Now that you understand the big ideas around which Jenkins 2 is built, we can move on to how Jenkins 2 supports pipelines-as-code. A key first step is understanding the development environment that Jenkins provides specifically for working with pipelines. This includes the systems we run our pipelines on as well as the interfaces for creating, executing, and monitoring pipelines. Additionally, you need to know about some of the basic structures that make up a pipeline, and how they fit together. Together, these elements will provide a solid foundation to build on for the rest of the book.
We’ll approach this task by concentrating on four basic areas:
The two styles of syntax that can be used for creating pipelines
The systems used to run the pipeline processes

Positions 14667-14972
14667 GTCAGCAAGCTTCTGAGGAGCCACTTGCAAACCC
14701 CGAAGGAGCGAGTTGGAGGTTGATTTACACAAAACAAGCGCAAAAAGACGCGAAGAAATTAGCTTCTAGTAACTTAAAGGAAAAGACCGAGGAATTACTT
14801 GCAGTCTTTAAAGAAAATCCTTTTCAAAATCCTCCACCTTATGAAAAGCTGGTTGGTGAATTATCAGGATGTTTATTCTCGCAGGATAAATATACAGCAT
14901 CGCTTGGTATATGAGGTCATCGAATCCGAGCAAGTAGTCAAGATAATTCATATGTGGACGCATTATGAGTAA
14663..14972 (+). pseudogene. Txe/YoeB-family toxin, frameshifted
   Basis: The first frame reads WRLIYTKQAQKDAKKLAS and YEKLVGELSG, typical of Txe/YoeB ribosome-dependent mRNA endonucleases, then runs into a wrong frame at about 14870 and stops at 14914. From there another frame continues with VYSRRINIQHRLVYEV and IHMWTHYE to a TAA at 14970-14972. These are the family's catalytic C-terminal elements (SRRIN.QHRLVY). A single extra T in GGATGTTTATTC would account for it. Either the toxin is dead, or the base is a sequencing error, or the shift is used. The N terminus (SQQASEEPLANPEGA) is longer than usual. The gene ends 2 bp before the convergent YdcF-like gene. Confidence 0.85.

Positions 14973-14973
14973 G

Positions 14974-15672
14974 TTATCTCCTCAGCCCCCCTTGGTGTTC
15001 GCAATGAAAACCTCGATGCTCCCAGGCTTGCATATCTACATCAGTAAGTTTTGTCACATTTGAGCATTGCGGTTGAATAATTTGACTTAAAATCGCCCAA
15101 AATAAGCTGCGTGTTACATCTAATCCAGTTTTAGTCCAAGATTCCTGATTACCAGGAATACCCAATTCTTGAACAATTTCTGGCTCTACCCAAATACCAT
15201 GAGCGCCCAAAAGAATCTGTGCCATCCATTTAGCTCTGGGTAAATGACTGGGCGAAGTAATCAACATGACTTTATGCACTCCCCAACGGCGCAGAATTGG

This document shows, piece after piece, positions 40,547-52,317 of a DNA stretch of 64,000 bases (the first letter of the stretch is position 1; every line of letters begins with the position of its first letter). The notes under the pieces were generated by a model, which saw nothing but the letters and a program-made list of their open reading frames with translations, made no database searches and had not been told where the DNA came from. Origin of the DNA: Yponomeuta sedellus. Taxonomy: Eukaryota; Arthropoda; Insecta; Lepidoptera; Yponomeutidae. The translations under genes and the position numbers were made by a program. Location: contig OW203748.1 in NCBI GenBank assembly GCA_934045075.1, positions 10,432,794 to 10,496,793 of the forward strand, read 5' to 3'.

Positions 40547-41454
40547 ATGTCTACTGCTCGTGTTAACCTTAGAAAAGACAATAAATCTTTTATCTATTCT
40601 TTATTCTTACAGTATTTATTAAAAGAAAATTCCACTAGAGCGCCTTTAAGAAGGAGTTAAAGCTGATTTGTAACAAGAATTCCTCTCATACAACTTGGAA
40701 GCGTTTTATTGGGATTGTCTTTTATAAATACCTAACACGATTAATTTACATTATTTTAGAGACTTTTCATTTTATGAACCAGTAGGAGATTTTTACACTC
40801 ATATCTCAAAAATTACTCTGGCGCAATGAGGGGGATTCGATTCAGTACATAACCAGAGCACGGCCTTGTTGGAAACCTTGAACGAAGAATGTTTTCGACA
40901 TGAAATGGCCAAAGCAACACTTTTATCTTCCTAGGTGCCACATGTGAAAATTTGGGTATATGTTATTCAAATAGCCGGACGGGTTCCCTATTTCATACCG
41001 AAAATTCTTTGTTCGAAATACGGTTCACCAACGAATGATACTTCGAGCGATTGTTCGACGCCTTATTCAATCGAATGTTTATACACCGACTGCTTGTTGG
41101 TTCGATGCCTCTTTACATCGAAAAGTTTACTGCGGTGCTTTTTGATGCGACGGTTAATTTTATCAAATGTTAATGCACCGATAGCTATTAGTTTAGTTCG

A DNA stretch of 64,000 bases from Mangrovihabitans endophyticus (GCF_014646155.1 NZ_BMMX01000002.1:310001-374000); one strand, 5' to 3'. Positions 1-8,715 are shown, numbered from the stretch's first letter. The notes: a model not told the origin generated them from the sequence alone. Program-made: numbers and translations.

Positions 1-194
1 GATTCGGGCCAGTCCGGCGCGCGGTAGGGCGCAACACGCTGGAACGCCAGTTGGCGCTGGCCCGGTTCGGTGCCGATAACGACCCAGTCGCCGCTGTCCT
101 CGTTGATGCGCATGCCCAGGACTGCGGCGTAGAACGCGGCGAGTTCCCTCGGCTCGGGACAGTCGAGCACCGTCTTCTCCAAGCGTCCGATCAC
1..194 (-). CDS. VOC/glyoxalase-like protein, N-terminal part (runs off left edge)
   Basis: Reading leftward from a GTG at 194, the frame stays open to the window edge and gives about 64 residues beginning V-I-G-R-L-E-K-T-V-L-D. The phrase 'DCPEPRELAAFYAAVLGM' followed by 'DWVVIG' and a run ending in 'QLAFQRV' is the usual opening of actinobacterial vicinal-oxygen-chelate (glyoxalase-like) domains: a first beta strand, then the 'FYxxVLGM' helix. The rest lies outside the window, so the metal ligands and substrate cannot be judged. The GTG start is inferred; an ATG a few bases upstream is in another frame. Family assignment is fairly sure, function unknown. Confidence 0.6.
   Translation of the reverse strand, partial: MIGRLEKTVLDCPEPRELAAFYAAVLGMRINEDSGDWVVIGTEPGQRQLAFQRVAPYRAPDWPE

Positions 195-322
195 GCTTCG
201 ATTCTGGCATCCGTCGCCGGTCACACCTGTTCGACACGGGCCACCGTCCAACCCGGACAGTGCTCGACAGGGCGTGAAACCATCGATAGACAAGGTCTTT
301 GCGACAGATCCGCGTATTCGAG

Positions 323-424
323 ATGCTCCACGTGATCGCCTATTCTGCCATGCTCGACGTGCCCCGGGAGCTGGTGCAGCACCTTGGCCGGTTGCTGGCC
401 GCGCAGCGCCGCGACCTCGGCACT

The basic structure of a pipeline
The support environment (and tooling) that Jenkins provides for pipeline development and execution
We’ll start by defining and disambiguating some key concepts and terminology used with pipelines. Then we’ll survey the required DSL structures. Along the way, we’ll look at how to use the built-in editor and how to use a new tool in Jenkins to help figure out pipeline syntax.
Once you know how to input your pipeline code, we’ll move on to executing a pipeline and understanding the new views that Jenkins provides. We’ll also look at how to access logs from a run. Finally, we’ll explore new functionality in Jenkins that allows us to try out changes to pipelines, ...